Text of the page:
Phyllis Wheatley Rise to Read Campaign


ST. PETERSBURG – The Phyllis Wheatley Rise to Read Campaign (PWRTRC) is named after Phillis Wheatley, also spelled Phyllis Wheatley. Phillis Wheatley was a slave. She was also the first African American and one of the first women to publish a book of poems. Her writings helped create the genre of African American literature.

“If a slave can learn how to read and become world renowned. Why can’t we do that and help our children?” asked Maria Scruggs, President of the NAACP St. Petersburg Branch.

The Phyllis Wheatley Rise to Read Campaign (PWRTRC) originated from a call to action by the St. Petersburg NAACP in 2018, due to the amount African American youth in Pinellas County reading below grade level, based on the English Language Arts (ELA) Florida Standards Assessment (FSA).

“NAACP took this on because we have been silent and have to take the lead if we want changes,” informed Scruggs. This call to action was for the community to take a more active role in teaching children how to read. The campaign will be used to address the literacy rate of African American children which, is one of many social issues affecting our community.

In 2010, research by the Annie E. Casey Foundation summarized grade level reading proficiency being important for increasing the number of children who do well in school, graduate and do well in their career and life. School readiness, school attendance, summer learning, family support, and high-quality teaching in home, community and school settings were listed as contributing factors to literacy. (

The partnerships between various organizations will help support the goal of ensuring African American children are reading this generation and beyond. Emphasizing that wherever children go in the community, whether it’s church, football practice, barbershops or recreation centers, those organizations will be increasing literacy skills.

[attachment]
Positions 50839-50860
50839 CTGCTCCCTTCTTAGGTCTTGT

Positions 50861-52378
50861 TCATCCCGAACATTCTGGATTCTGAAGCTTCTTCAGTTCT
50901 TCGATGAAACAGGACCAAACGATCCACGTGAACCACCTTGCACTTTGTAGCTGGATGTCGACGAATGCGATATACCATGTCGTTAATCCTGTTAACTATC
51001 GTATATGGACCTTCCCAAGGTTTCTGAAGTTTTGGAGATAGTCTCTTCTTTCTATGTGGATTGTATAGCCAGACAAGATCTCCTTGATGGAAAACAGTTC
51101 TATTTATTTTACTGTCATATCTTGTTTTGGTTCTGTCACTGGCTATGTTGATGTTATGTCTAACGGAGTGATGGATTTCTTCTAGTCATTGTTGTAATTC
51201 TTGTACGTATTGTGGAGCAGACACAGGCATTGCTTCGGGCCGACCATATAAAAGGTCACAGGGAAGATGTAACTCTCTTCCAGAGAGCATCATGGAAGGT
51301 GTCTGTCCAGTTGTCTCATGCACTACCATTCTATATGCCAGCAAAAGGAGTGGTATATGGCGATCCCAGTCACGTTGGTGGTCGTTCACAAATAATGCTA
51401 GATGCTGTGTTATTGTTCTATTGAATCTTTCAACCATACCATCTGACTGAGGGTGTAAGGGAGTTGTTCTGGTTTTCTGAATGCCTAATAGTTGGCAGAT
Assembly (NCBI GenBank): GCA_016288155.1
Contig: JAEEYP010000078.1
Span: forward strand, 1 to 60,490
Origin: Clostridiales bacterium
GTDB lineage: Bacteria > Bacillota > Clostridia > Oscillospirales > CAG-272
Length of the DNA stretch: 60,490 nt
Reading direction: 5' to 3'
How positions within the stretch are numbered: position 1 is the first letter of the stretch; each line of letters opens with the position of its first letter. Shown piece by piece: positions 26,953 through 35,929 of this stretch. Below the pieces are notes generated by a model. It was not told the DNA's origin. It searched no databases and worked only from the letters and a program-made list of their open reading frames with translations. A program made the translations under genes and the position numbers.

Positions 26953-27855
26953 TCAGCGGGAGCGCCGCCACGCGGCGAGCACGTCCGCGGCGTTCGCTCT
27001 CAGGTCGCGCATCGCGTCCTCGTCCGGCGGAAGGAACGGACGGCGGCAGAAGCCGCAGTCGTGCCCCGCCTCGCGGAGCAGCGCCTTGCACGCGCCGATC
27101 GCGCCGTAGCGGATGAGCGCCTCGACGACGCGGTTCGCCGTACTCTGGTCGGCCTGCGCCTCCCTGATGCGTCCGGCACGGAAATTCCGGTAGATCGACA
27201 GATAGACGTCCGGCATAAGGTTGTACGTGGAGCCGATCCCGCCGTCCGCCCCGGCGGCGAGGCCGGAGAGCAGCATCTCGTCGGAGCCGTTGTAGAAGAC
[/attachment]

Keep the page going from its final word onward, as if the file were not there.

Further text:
A literacy assessment, mental health and vision screening are the three assessments that will be provided by organizations partnering with the campaign. Once those assessments are completed the child will have a reading success plan. Interventions and progress of the child will be monitored electronically and available to any partner that works with the child.

The Phyllis Wheatley Rise to Read Campaign Board has met several times to discuss the campaign. The board consists of educators, district officials, parents, aftercare program directors and other education stakeholders.

The board met November 2nd to discuss the Core Capacity Assessment Tool offered by the Nonprofit Leadership Center. The assessment will help create recommendations for building the capacity of the PWRTRC. November 23rd a meeting will be held to discuss the results of the assessment and next steps.

“We are going to move the needle by focusing on children learning how to read proficiently. If they can read proficiently they are going to perform well academically,” affirmed Scruggs.

For more information about the Phyllis Wheatley Rise to Read Campaign contact Maria Scruggs at 727-798-5361 or

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